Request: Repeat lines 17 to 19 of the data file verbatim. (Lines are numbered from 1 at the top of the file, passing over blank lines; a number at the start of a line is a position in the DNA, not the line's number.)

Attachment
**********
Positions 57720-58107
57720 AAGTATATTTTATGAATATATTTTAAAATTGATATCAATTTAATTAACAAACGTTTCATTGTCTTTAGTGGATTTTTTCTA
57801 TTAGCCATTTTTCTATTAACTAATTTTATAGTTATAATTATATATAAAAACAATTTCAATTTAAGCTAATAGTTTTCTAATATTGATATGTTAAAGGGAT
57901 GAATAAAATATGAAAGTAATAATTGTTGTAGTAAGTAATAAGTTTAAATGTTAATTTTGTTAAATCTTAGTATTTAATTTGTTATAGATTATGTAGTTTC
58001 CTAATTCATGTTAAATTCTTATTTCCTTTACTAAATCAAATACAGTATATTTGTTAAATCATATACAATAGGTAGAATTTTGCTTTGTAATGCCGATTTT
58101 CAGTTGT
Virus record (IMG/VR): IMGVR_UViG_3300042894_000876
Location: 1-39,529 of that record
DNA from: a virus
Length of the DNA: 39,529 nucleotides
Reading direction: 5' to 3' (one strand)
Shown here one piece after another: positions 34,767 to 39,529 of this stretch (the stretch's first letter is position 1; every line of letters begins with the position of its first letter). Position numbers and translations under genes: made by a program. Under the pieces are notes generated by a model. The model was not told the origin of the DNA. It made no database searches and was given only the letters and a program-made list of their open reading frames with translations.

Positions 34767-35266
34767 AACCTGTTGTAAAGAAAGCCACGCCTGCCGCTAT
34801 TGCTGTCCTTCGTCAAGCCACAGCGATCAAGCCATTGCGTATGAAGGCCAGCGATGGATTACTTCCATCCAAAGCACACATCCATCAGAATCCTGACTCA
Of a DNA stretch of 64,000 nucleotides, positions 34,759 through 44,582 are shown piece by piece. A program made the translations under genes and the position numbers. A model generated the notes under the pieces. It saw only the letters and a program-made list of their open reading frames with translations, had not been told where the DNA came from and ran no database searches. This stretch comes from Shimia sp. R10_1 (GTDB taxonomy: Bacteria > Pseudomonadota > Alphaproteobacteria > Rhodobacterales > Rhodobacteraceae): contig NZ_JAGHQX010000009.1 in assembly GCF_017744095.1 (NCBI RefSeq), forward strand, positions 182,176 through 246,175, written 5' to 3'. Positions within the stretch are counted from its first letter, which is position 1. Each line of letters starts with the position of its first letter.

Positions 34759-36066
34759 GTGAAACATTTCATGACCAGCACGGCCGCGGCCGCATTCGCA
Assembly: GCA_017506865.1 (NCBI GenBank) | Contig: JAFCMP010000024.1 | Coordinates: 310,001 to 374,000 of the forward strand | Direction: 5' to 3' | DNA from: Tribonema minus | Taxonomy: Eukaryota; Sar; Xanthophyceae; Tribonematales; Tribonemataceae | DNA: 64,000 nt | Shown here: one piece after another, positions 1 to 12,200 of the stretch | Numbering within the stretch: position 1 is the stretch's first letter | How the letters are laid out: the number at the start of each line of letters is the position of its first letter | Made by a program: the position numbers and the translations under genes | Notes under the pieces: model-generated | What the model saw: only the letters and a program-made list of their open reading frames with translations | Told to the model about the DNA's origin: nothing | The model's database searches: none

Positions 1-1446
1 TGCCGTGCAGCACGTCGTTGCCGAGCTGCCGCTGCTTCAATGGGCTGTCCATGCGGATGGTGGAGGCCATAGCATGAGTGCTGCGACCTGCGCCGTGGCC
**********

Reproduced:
Positions 34759-36066
34759 GTGAAACATTTCATGACCAGCACGGCCGCGGCCGCATTCGCA
Assembly: GCA_017506865.1 (NCBI GenBank) | Contig: JAFCMP010000024.1 | Coordinates: 310,001 to 374,000 of the forward strand | Direction: 5' to 3' | DNA from: Tribonema minus | Taxonomy: Eukaryota; Sar; Xanthophyceae; Tribonematales; Tribonemataceae | DNA: 64,000 nt | Shown here: one piece after another, positions 1 to 12,200 of the stretch | Numbering within the stretch: position 1 is the stretch's first letter | How the letters are laid out: the number at the start of each line of letters is the position of its first letter | Made by a program: the position numbers and the translations under genes | Notes under the pieces: model-generated | What the model saw: only the letters and a program-made list of their open reading frames with translations | Told to the model about the DNA's origin: nothing | The model's database searches: none